Ignorant Person: O.K., since you insist, I’ll ask you directly. How do you live? Where do you get your money from? I heard that writers never really make any money.
Avantika: Yes, that’s what I thought you were asking. Well, I’ll explain to you. A lot of my work until now has been fiction. Fiction rarely brings in money unless you’re a famous, well-established writer. Non-fiction work, like fiction work, does bring in money but it’s hard to get into the market.

Ignorant Person: Hmmm…
Avantika: Like everything else, writing takes time. You need to work at it before you can reap the rewards. Just like when you set up your restaurant business. Weren’t the first two years hard work?

Ignorant Person: Yes. But this is Malaysia. Everybody likes to eat.
Avantika: Huh?

Ignorant Person: I mean, people will always want to eat. Not like writers. They take so long to write even one book and then, what? What are you going to write about? Also, the money is not steady income. You have no EPF, no pension. Nothing.
Avantika: You think I’ll run out of things to write about?

Ignorant Person: Yes. You’ve written this book and your stories. But, what else can you write about? Your book is all about what’s happening today in the world? People have already written about the past. And no one knows about the future? So, what’s left?
Avantika: You know, I don’t even know how to answer you right now.

Ignorant Person: You see, you can’t even defend yourself properly. And you call yourself a writer. Don’t frown like that. I don’t know why you had to give up that well-paying job in the first place? Now, you’re really struggling and you won’t even admit it.
Avantika: I think you’ve said enough. I’m not going to listen to any more of this.

Ignorant Person: Just as I thought. You have no money. If you did, you would tell me now not to worry.
Avantika: I’m not saying anything because I’ve realised that even if I explain it 100 times to you, you’ll never have any clue what I do. In your mind, all writers are poor and that’s it. Even if I begin to explain that, with time, you can become an editor, a proof-reader and earn far more than I ever could working for someone else, you’ll never understand. So, why bother.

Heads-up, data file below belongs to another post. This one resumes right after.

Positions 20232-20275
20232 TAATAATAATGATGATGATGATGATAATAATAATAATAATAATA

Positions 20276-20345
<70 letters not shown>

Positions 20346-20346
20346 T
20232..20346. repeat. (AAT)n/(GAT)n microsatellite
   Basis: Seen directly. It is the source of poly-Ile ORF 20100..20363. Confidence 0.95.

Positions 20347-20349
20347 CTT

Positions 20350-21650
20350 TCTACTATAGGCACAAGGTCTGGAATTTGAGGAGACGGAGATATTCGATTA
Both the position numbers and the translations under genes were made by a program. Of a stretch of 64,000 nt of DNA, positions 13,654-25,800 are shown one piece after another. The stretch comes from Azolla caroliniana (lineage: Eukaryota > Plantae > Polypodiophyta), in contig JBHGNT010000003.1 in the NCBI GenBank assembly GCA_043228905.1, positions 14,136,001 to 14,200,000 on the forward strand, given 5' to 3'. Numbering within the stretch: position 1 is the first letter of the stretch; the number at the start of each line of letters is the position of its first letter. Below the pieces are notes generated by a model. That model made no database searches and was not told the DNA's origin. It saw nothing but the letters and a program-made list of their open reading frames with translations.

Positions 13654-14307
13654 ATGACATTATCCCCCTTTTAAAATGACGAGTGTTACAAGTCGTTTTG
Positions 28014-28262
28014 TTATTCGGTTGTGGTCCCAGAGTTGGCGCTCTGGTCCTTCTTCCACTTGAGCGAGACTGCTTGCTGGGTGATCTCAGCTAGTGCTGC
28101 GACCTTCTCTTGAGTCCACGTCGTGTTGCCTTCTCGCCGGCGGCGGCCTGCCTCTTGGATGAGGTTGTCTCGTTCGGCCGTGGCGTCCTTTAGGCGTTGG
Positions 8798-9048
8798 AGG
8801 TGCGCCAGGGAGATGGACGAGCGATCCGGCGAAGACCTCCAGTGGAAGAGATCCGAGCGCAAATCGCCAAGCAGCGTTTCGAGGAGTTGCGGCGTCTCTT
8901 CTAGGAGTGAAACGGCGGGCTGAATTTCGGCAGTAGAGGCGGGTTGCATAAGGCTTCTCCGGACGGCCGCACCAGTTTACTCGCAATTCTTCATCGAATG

Ignorant Person: Even if you are earning money, I think you’re really lonely and you should get out more. You never see anyone. You’re becoming a recluse. At least in the office, you could see other people around you.
Avantika: A recluse? You actually think that when I sat in an office, surrounded by people, I was happy? You have no idea what it’s like. I’m only going to say this to you once. I don’t know whether you’ll understand, but I’ll say it anyway. You’ve presupposed that my life is really dull, boring and I am, somehow, in need of company. Well, I was lonelier when I was at work full-time. I went to work at 8 in the morning and was forced to work non-stop. I saw people throughout the day but never really communicated with another person. Now, when I talk with someone, even if it’s for 5 minutes, that’s enough. That meaningful conversation will take me through the day. I love writing. I can pour my heart into it and I answer to myself. Not a boss. Not a manager. Not another person. It takes a lot of discipline to do what I’m doing. But you’ll never see it because in your eyes, since I’m not working in an office, I’m not doing work. Understand?